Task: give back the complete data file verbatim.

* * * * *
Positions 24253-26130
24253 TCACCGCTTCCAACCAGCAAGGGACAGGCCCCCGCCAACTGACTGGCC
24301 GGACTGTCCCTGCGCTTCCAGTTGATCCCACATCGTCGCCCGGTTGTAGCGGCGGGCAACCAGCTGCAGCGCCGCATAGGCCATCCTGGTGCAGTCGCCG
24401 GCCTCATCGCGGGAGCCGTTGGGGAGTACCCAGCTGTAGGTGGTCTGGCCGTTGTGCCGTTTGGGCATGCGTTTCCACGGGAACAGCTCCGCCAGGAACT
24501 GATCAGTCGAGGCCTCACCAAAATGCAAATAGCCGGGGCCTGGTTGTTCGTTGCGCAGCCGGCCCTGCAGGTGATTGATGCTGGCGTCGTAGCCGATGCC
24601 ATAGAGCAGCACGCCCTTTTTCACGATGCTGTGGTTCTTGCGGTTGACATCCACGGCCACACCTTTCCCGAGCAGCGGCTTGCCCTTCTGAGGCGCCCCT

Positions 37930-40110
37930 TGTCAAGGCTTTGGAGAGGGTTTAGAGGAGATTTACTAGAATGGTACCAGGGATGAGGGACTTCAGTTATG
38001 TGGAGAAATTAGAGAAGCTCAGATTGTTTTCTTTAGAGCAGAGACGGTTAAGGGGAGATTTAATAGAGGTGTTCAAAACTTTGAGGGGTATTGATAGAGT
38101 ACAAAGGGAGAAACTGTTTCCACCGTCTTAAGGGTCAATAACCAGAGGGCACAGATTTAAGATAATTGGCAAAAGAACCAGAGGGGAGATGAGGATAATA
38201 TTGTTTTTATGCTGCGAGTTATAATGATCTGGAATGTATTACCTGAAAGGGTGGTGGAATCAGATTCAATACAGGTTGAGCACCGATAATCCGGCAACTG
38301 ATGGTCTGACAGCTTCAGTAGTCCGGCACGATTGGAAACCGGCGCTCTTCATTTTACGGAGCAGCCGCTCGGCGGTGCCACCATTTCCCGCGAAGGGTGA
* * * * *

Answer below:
Positions 24253-26130
24253 TCACCGCTTCCAACCAGCAAGGGACAGGCCCCCGCCAACTGACTGGCC
24301 GGACTGTCCCTGCGCTTCCAGTTGATCCCACATCGTCGCCCGGTTGTAGCGGCGGGCAACCAGCTGCAGCGCCGCATAGGCCATCCTGGTGCAGTCGCCG
24401 GCCTCATCGCGGGAGCCGTTGGGGAGTACCCAGCTGTAGGTGGTCTGGCCGTTGTGCCGTTTGGGCATGCGTTTCCACGGGAACAGCTCCGCCAGGAACT
24501 GATCAGTCGAGGCCTCACCAAAATGCAAATAGCCGGGGCCTGGTTGTTCGTTGCGCAGCCGGCCCTGCAGGTGATTGATGCTGGCGTCGTAGCCGATGCC
24601 ATAGAGCAGCACGCCCTTTTTCACGATGCTGTGGTTCTTGCGGTTGACATCCACGGCCACACCTTTCCCGAGCAGCGGCTTGCCCTTCTGAGGCGCCCCT

Positions 37930-40110
37930 TGTCAAGGCTTTGGAGAGGGTTTAGAGGAGATTTACTAGAATGGTACCAGGGATGAGGGACTTCAGTTATG
38001 TGGAGAAATTAGAGAAGCTCAGATTGTTTTCTTTAGAGCAGAGACGGTTAAGGGGAGATTTAATAGAGGTGTTCAAAACTTTGAGGGGTATTGATAGAGT
38101 ACAAAGGGAGAAACTGTTTCCACCGTCTTAAGGGTCAATAACCAGAGGGCACAGATTTAAGATAATTGGCAAAAGAACCAGAGGGGAGATGAGGATAATA
38201 TTGTTTTTATGCTGCGAGTTATAATGATCTGGAATGTATTACCTGAAAGGGTGGTGGAATCAGATTCAATACAGGTTGAGCACCGATAATCCGGCAACTG
38301 ATGGTCTGACAGCTTCAGTAGTCCGGCACGATTGGAAACCGGCGCTCTTCATTTTACGGAGCAGCCGCTCGGCGGTGCCACCATTTCCCGCGAAGGGTGA